Alex Jackson is a painting student at the University of Wisconsin-Madison about to start his final year. The conceptual basis of his work is to deal with the history of black representation, particularly in the realm of historical and traditional portrait painting. The goal of his artwork is to create a “new normal,” in which the black characters simply become figures in space, as opposed to being representations for the African-American community at large.
Alex recently completed an artists residency at the prestigious Yale Norfolk Summer School of Art and Music. The six-week residency is for distinguished undergraduates across the globe, and boasts famous alumni, including Chuck Close, Eva Hesse, Vija Celmins, Sarah Sze, Robert Mangold, William Bailey, Brice Marden, and Josh Marsh.
What are the major themes you pursue in your work?
My most recent body of work has been about the representation of the black body through the lens of art history, particularly the male body. I have always been very attracted to Western styles of portrait painting and history painting, a style and period in which the black body has ultimately been excluded as being a central or fundamental element to the European experience.
What I was after in this work was to create a new space for the black body, one in which the foundation and tableau of European imagery was dissected and taken over by gestural abstraction. This abstraction comes with the presence of the black body. The body is inventing its own environment through paint physicality, line, color, and shape. The fragmentation of the body into the space is a means to suggest a fluidity and symbiotic relationship that the body has with the abstraction, thus creating a space that the figure both appears to be comfortable in, as well as one in which they appear to belong in, as opposed to an untampered European space.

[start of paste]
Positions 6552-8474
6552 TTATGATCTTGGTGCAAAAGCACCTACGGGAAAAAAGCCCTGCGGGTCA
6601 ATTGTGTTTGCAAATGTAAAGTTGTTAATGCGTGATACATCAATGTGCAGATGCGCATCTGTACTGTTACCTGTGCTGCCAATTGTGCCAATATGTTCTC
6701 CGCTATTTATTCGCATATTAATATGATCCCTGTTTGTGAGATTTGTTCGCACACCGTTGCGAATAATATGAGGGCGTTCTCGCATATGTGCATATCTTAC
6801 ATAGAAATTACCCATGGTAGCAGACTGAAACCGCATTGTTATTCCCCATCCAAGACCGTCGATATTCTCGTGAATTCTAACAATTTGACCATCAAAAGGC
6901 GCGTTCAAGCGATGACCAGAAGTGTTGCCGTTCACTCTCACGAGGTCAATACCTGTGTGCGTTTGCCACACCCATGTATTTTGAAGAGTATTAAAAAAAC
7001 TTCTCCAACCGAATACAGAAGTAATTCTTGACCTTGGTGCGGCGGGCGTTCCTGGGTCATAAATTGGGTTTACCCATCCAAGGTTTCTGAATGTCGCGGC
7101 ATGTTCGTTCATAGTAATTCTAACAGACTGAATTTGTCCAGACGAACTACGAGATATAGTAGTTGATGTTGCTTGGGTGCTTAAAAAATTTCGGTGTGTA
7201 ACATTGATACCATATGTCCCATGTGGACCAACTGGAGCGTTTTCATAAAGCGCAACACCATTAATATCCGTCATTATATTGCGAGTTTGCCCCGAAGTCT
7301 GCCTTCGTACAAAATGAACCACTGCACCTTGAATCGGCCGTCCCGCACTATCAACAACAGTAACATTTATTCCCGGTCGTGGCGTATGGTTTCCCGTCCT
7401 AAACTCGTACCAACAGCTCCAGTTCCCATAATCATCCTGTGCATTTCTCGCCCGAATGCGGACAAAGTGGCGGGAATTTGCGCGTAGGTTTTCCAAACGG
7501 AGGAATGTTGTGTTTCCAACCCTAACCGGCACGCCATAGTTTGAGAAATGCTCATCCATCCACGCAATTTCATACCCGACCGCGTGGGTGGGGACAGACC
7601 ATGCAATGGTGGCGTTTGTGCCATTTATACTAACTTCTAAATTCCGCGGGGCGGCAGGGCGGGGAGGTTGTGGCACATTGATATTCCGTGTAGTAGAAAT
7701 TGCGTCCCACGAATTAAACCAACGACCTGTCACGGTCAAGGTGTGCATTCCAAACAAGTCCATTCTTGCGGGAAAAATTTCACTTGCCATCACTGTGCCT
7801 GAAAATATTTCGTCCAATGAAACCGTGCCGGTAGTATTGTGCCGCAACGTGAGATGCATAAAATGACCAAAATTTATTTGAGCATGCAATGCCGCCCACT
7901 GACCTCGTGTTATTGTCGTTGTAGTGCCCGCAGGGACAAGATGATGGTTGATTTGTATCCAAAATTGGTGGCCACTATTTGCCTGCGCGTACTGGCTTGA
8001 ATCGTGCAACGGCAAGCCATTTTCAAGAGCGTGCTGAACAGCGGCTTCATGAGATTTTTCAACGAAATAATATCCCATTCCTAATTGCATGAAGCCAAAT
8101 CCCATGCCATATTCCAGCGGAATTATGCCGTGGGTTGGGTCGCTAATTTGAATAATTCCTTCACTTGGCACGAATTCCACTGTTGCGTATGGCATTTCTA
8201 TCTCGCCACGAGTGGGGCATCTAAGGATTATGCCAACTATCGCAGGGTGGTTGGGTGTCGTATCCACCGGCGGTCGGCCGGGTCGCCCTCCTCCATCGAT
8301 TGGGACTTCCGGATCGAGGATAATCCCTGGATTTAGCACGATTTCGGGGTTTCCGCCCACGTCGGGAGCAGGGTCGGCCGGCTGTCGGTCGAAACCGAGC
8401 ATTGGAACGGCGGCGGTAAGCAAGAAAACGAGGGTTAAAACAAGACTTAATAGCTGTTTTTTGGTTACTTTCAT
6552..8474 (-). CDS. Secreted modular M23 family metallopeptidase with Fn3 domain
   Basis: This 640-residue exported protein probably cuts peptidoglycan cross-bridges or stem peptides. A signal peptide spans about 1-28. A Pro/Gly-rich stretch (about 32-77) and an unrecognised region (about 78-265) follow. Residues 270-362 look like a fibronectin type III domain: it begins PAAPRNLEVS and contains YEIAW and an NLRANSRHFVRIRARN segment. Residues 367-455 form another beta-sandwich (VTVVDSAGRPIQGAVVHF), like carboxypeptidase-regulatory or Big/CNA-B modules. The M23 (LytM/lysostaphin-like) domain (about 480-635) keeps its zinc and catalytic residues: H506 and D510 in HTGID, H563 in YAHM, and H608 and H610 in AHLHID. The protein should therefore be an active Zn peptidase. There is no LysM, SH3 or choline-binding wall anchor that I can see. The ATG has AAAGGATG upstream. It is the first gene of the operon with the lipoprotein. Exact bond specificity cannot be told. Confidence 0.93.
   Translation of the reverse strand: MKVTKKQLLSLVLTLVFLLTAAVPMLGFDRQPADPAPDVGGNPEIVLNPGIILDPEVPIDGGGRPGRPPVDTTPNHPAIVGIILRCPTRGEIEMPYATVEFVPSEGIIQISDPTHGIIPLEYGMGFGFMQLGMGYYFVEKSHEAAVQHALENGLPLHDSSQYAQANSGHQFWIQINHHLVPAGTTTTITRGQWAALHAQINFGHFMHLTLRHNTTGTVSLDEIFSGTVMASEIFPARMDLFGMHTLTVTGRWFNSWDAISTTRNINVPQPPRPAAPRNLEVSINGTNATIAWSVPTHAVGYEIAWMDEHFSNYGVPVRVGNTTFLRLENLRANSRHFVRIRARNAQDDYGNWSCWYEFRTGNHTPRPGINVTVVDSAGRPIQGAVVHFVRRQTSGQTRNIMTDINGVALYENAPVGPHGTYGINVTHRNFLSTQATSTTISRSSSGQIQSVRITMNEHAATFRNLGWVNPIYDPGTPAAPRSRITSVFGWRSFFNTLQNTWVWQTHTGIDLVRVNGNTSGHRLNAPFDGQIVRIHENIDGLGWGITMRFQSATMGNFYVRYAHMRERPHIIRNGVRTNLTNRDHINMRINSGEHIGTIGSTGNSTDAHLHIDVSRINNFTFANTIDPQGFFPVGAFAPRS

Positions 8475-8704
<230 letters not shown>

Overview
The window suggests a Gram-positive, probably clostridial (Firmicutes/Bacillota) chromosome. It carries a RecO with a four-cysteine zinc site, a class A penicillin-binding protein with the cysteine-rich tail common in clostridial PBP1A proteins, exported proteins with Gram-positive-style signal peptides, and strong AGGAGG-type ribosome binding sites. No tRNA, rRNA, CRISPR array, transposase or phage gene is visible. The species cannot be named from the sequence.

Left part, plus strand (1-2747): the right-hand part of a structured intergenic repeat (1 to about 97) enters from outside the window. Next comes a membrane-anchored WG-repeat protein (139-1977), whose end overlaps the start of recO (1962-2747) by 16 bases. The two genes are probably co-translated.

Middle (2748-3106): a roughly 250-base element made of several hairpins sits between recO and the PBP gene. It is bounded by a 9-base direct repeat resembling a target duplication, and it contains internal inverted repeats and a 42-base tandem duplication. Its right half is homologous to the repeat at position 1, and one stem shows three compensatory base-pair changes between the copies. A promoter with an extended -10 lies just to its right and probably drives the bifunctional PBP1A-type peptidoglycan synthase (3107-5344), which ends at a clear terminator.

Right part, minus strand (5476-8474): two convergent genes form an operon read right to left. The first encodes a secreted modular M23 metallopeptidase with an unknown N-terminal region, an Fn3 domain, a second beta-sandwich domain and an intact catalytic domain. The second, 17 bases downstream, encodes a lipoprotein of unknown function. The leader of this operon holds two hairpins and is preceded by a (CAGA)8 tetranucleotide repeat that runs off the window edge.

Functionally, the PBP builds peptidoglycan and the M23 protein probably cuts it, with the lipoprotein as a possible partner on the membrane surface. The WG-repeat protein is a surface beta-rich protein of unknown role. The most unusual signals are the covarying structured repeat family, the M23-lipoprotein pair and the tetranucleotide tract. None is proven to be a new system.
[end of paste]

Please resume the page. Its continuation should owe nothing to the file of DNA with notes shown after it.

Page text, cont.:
What was the best advice given to you as an artist?
You can’t please everyone, and you can’t solve every issue in one piece. You just have to accept the fact that everyone is not going to be a fan of your work and it’s important to remain true to your interests and beliefs. When you’re making art, get everyone’s voice out of your head.
Prefer to work with music or in silence?
I like to have music on for sure, but only when I’m making art. Depending on how invested in thinking I am at the time, I’ll listen to artists’ talks, mainly Kerry James Marshall on repeat. If I need to step back and look at something or sit for a few hours staring and thinking, I need some silence.
If you could only have one piece of art in your life, what would it be?
Anything my Dad makes.
Who are your favorite writers?
I’d have to say that one of my all time favorite writers is Frederick Douglass. Others include Ralph Ellison, Zora Neale Hurston, Hemingway, W.E.B Du Bois, J.J Abrams, Earl Sweatshirt, Nas, and I’ve recently begun to read a little James Baldwin, who is fantastic.